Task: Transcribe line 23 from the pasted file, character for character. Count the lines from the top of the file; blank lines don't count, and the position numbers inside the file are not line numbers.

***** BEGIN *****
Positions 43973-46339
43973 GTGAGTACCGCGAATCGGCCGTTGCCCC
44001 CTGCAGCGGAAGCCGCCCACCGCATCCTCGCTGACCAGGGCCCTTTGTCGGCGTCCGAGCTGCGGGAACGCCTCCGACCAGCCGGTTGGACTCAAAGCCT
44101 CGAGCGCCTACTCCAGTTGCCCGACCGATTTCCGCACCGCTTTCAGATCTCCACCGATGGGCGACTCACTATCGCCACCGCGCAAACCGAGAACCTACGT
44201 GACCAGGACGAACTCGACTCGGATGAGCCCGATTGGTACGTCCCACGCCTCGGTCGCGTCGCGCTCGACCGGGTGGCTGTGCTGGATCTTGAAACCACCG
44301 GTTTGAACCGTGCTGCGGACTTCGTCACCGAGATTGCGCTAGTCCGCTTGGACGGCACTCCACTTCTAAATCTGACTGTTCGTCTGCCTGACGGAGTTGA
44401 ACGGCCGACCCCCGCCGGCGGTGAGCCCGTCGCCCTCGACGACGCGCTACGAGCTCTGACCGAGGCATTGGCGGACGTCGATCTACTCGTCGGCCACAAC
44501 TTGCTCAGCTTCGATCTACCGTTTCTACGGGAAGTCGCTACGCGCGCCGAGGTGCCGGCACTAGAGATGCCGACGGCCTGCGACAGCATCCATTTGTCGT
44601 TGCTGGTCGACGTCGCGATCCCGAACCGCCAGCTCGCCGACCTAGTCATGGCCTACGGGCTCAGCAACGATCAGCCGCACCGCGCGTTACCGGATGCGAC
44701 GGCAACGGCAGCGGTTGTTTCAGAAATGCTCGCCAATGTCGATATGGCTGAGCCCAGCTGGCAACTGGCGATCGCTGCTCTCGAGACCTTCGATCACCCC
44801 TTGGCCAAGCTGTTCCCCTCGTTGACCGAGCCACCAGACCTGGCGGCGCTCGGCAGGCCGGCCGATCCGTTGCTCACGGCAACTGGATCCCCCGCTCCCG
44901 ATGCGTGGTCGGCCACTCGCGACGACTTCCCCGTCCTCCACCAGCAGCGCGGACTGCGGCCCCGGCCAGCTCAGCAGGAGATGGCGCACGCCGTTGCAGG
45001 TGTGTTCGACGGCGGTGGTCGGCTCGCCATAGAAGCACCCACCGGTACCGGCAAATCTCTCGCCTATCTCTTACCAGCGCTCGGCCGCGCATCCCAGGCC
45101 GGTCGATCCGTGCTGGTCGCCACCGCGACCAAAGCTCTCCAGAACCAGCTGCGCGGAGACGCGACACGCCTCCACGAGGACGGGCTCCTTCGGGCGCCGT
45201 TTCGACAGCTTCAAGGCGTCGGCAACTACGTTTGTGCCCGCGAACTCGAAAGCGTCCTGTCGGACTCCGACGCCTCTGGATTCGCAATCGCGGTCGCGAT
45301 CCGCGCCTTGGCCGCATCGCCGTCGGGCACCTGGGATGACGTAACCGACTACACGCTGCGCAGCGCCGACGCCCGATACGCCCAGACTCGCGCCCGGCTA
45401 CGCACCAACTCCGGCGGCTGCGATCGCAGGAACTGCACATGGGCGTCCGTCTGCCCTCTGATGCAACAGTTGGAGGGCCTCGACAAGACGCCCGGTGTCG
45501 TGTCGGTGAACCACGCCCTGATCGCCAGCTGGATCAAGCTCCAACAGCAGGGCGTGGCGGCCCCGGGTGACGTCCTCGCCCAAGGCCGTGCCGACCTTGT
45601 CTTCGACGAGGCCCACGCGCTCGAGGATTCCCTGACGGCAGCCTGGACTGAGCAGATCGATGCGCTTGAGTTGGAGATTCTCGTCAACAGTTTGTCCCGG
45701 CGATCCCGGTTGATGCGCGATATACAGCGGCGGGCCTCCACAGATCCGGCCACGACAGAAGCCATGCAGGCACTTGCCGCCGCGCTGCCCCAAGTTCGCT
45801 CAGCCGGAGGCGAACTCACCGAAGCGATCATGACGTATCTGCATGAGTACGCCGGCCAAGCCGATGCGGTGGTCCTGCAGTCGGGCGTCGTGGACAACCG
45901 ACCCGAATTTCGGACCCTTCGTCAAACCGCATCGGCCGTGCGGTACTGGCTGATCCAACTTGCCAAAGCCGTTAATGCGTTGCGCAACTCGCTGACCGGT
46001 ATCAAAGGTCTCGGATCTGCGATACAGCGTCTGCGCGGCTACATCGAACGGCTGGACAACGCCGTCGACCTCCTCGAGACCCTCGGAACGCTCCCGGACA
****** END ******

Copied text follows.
46001 ATCAAAGGTCTCGGATCTGCGATACAGCGTCTGCGCGGCTACATCGAACGGCTGGACAACGCCGTCGACCTCCTCGAGACCCTCGGAACGCTCCCGGACA